When anyone sticks their neck out and challenges conventional wisdom on a number of subjects they have to be prepared for a torrent of abuse. I'm not really that surprised by the abuse I have received. In fact it is probably a sign that I am doing something right. Look back at those who challenged the accepted wisdom of their time and how they were ridiculued and personally attacked, only for their ideas to eventually become accepted wisdom itself, the list is endless.
I am an amateur just voicing an opinion, I'm not the cleverest in debate I'll admit and some of my arguments have been clumsily put to say the least. I'm also plainly not brains of Britain, I sometimes get things wrong and even perhaps contradict myself, (though in my defence I would say that is relatively rare).
But saying all that, I have been open and honest and I think there are a lot of opinions here, on this site, that needed to be said.
There are very few people out there pointing out the absurdity of religion (A lot of people think it but won't speak up). Dawkins's Channel 4 show that concluded yesterday, is probably the first time that direct criticism of religion has been shown on peaktime television. Why is that?
A massive number of those people that oppose abortion and homosexuality or stem cell research, oppose these things because of their religious views. I don't think this is right, religion is not a sensible reason for making a judgement on anything. This needs to be pointed out, and I'm not going to be held back by consensus or some strange respect for religion that is totally undeserved. There is this view amongst a lot of people (not just religious people) that religion is beyond criticism. This view is not good for our democracy.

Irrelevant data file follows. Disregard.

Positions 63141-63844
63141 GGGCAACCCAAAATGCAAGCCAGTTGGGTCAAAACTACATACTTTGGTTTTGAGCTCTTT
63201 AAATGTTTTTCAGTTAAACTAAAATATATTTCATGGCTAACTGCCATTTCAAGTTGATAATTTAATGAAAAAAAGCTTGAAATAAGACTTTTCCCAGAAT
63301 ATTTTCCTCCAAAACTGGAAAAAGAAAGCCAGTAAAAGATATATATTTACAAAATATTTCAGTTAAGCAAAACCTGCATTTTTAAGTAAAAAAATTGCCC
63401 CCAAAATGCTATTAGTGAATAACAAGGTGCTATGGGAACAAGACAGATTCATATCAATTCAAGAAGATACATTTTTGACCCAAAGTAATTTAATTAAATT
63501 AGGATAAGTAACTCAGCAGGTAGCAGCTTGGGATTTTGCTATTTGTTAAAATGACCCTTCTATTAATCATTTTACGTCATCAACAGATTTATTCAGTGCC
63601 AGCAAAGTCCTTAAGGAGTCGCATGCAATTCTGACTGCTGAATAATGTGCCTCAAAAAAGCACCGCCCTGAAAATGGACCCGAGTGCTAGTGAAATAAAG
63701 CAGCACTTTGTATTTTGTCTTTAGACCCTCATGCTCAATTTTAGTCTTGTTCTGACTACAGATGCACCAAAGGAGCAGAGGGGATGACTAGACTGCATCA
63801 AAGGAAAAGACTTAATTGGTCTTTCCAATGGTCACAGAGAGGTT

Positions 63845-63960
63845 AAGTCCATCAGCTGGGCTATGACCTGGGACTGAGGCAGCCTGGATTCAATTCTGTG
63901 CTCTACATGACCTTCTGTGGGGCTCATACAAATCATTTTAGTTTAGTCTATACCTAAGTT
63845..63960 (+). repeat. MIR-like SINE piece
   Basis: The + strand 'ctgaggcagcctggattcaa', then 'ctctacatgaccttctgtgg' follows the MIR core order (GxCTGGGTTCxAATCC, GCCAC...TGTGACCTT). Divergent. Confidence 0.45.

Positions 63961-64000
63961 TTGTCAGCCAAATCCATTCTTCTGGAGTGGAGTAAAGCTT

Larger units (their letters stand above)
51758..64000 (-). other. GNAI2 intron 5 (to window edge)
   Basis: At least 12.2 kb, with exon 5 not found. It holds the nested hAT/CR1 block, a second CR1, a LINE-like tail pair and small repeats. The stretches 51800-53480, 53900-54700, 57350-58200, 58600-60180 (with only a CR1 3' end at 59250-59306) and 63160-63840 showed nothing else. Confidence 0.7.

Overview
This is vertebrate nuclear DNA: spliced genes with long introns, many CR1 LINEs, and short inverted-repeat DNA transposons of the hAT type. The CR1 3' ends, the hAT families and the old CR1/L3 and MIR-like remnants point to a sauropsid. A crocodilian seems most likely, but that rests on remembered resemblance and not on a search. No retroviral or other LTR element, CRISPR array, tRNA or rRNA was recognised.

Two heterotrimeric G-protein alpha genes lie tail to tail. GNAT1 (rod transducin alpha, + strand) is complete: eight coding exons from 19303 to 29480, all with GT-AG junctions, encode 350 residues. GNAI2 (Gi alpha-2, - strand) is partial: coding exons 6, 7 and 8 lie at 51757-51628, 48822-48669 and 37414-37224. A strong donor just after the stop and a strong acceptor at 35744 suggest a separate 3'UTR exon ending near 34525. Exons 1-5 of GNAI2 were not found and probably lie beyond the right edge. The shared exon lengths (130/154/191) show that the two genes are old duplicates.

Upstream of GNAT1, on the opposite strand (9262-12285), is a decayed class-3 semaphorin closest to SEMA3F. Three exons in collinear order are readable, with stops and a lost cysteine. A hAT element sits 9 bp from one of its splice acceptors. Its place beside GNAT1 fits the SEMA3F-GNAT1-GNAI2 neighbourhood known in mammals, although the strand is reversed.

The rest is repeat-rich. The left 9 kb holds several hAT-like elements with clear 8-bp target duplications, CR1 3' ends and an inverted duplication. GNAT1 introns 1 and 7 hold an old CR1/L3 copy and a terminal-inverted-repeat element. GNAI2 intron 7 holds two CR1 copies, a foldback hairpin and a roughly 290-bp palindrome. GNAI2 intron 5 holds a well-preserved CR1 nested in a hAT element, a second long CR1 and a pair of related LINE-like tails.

Then there are the civil liberties intelligentsia. They ridicule anyone who questions their holier than though principles. There is in particular a very lazy blanket criticism of New Labour and Tony Blair that misses the crucial point that the other parties are worse.
Innocent until proven guilty is of the upmost importance. This is a principle that should always be aimed towards. But saying that, it has to be recognised with any principle that there are practical considerations.
When it comes to dealing with low level anti-social behaviour, the expensive inefficient criminal justice system is failing us.
The obvious answer is that it is the inefficiency and expensive nature of this system that needs fixing. And this is part of the answer but not all. The proper due legal process is necessarily expensive and time consuming. It is also debatable whether this added expense makes all that much difference in getting the judgement right. But I would defend vigorously the need for this due process in making sure the innocent are protected as much as possible in serious cases. But there are always going to be errors, no system is perfect and for low level prosecution the practical considerations of cost and time need to be taken into account. This to me seems obvious.